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The loathsome water to his fevered lips;
Helon, arise!"--and he forgot his curse,
Love and awe Mingled in the regard of Helon's eye, As he beheld the Stranger. He was not In costly raiment clad, nor on his brow The symbol of a princely lineage wore; No followers at his back,-nor in his hand Buckler, or sword, or spear;-yet, if he smiled, A kingly condescension graced his lips, A lion would have crouched-to in bis lair. His garb was simple, and his sandals worn: His stature modelled with a perfect grace; His countenance the impress of a God, Touched with the opening innocence of a child; His eye was blue and calm, as is the sky In the serenest noon; his hair unshorn Fell to his shoulders; and his curling beard The fulness of perfected manhood bore. -He looked on Helon earnestly a while, As if his heart were moved; and, stooping down, He took a little water in his hand, And laid it on his brow, and said, “ Be clean!" And lo! the scales fell from him; and his blood, Coursed with delicious coolness through his veins ;
And his dry palms grew moist, and on his brow
XXXII.-THE FIELD OF WATERLOO.
And is this all the world has gained by thee,
There was a sound of revelry by night,
And all went merry as a marriage-bell.-
Did ye not hear it? No: 'twas but the wind,
And nearer, clearer, deadlier than before !
A ball was given in Brussels the night before the battle of Quatre Bras.
Within a windowed niche of that high hall
And roused the vengeance blood alone could quell:
Ah! then and there was hurrying to and fro,
If ever more should meet those mutual eyes,
And there was mounting in hot haste: the steed,
While thronged the citizens, with terror dumb,
And wild and high the “Cameron’s gathering” rose !
The stirring memory of a thousand years : And Evan's, Donald's" fame, rings in each clansman's ears ! 1 He fell at Quatre Bras. 2 Sir Evan Cameron, and his descendant, Donald.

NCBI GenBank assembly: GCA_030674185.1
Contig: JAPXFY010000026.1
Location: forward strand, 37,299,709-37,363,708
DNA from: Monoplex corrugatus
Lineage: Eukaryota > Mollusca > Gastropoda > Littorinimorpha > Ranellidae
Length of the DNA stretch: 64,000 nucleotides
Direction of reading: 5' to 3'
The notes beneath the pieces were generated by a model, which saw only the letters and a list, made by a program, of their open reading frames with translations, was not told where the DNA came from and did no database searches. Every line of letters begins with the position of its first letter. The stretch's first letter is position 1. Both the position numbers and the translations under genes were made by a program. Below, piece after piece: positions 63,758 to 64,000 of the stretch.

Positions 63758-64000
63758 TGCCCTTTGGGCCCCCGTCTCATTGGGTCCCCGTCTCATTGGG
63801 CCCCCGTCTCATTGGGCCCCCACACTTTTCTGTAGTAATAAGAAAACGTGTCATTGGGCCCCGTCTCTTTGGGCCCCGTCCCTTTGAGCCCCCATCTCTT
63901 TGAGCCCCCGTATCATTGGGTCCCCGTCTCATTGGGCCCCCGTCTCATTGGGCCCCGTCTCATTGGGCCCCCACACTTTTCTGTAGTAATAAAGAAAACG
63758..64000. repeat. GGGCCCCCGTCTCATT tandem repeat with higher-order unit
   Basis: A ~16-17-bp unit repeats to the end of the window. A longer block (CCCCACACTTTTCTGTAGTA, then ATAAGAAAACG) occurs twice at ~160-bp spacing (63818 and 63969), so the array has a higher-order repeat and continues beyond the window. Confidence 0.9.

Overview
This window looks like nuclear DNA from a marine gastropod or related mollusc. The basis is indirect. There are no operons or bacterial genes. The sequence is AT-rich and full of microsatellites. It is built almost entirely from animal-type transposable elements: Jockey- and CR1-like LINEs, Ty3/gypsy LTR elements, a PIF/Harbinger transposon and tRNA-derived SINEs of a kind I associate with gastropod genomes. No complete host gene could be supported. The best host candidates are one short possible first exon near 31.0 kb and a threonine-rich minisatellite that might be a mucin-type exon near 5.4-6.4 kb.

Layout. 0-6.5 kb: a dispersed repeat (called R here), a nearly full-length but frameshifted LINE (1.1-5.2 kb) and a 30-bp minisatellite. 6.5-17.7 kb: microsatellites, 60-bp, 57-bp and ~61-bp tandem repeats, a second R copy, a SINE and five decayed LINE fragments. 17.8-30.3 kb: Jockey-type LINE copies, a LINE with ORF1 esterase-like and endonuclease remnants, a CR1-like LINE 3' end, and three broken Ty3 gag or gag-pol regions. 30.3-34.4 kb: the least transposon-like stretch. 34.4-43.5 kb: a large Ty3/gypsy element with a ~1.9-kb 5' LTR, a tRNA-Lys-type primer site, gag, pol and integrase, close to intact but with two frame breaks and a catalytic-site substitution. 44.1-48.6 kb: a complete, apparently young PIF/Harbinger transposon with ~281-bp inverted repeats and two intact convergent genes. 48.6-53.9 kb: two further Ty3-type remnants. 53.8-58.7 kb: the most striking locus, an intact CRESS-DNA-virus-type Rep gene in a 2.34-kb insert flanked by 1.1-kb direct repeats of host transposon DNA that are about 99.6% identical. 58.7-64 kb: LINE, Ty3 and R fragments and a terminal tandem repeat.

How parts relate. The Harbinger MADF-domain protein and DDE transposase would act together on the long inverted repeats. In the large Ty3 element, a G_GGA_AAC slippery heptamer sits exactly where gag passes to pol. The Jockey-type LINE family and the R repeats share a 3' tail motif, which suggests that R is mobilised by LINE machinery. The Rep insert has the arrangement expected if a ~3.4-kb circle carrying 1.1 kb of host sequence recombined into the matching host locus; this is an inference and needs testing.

And Ardennes waves above them her green leaves,
Of living valour, rolling on the foe,
Last noon beheld them full of lusty life;
Which her own clay shall cover-heaped and pent;
XXXIII.—THE FORGING OF THE ANCHOR.
(SAMUEL FERGUSON, M.R.I.A.) COME, see the Dolphin's anchor forged; ’tis at a white heat
now; The bellows ceased, the flames decreased; though on the
forge's brow The little flames still fitfully play through the sable mound; And fitfully you still may see the grim smiths ranking
round, All clad in leathern panoply, their broad hands only bare ; Some rest upon their sledges here, some work the windlass
The windlass strains the tackle chains, the black mound
heaves below, And red and deep a hundred veins burst out at every throe; It rises, roars, rends all outright,-0 Vulcan, what a glow! 'Tis blinding white, tis blasting bright, the high sun shines
not so ! The high sun sees not on the earth such fiery, fearful show, The roof-ribs swarth, the candent hearth, the ruddy lurid row Of smiths, that stand, an ardent band, like men before the
foe; As, quivering through his fleece of flame, the sailing monster
slow Sinks on the anvil—all about the faces fiery grow“ Hurrah !" they shout, “leap out—leap out:" bang, bang,
the sledges go : Hurrah ! the jetted lightnings are hissing high and low; A hailing fount of fire is struck at every squashing blow; The leathern mail rebounds the hail; the rattling cinders
strow The ground around; at every bound the sweltering fountains
flow; And thick and loud the swinking crowd, at every stroke,
Leap out, leap out, my masters; leap out and lay on load!
board; The bulwarks down, the rudder gone, the boats stove at the
chains; But courage still, brave mariners, the bower still remains; And not an inch to flinch he deigns save when ye pitch sky
high, Then moves his head, as though he said, “ Fear nothing
here am I!” Swing in your strokes in order, let foot and hand keep time; Your blows make music sweeter far than any steeple's
chime ! But, while ye swing your sledges, siny; and let the burden be, The Anchor the Anvil King, and royal craftsmen we;